Scheibe SF-30 Club-Spatz
Although bearing the same name as the earlier LSpatz-III, the SF-30 Club-Spatz single-seater Club Class sailplane was developed from the SF-27A Zugvogel, which it resembles, and was designed to the German Club Class requirements intended to meet the need for simple and easy to fly gliders for inexperienced pilots, which would also be strong and easy to rig.
Design work started in 1973 and the prototype Club-Spatz first flew on 20 May 1974; eight had been built by the spring of 1977 but production has now ended.
The fuselage is of traditional Scheibe welded steel tube construction with fabric covering, except that the forward fuselage is glassfibre-covered. The pilot sits under a one-piece sideways-hinging flush-fitting blown Plexiglas canopy, and his seat and rudder pedals are adjustable. Landing gear consists of a fixed unsprung monowheel with brake, and a sprung tail skid. Wings and tail surfaces are of composite glassfibre construction, with the outer surfaces made wholly of glassfibre supported by plastic foam; there are spoilers in the wing upper surfaces. Instead of the SF-27 Zugvogel's all-flying tailplane, the Club-Spatz has a conventional tailplane and damped elevators, the latter having an adjustable spring for trimming.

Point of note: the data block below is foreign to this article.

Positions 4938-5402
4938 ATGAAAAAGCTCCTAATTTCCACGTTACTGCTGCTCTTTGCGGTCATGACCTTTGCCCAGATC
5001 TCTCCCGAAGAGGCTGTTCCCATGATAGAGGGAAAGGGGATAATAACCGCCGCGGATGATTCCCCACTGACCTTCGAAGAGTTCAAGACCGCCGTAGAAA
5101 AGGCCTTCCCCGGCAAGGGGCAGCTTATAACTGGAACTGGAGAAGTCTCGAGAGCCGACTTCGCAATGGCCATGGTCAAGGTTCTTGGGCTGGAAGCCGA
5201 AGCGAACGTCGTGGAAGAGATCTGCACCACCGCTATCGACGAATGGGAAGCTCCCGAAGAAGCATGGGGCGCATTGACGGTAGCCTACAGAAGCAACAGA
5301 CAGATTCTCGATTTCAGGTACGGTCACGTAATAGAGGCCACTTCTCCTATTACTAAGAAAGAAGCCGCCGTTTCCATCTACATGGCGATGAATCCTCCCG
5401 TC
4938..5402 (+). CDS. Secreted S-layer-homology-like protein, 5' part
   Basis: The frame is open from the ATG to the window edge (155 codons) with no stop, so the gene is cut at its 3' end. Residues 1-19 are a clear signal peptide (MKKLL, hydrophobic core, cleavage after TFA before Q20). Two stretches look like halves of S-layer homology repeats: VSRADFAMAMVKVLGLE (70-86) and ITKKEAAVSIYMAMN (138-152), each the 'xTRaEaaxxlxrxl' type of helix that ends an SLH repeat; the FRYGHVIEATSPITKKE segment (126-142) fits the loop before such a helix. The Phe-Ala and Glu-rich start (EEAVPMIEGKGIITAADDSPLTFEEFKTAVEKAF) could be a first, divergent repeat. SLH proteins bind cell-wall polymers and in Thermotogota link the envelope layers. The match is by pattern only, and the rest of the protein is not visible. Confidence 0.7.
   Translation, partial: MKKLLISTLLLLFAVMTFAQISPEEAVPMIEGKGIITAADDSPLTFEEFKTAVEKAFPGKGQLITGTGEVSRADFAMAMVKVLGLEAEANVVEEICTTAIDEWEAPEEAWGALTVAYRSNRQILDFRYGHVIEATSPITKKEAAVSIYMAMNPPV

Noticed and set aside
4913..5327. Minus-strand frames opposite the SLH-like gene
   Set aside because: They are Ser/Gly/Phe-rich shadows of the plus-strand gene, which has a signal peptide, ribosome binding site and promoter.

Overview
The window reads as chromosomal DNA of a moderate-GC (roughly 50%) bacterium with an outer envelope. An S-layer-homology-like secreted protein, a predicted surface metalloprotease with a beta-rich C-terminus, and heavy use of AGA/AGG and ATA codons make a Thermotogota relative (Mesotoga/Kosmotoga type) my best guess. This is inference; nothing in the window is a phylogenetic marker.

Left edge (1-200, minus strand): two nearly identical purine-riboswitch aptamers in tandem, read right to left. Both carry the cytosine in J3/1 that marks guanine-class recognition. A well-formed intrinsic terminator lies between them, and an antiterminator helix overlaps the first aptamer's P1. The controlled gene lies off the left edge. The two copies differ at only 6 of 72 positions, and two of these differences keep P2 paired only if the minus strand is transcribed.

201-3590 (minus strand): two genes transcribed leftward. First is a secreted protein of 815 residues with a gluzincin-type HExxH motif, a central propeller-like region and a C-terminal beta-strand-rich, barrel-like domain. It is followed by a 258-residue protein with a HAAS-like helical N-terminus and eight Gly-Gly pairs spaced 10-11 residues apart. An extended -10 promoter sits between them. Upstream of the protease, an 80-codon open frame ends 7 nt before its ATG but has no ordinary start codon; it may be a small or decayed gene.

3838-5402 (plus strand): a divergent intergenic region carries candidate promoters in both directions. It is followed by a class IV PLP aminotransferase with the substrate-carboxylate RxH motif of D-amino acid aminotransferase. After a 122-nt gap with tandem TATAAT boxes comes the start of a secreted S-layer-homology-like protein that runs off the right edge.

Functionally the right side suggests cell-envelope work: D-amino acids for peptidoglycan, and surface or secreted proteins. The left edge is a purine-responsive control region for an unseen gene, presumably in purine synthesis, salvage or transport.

Span: 49 ft 2.5 in
Length: 20 ft 0 in
Wing area: 100.1 sqft
Aspect ratio: 24.0
Empty weight: 408 lb
Max weight: 650 lb
Max speed: 131 mph
Min sinking speed: 1.9 ft/sec at 47 mph
Best glide ratio: 37:1 at 57 mph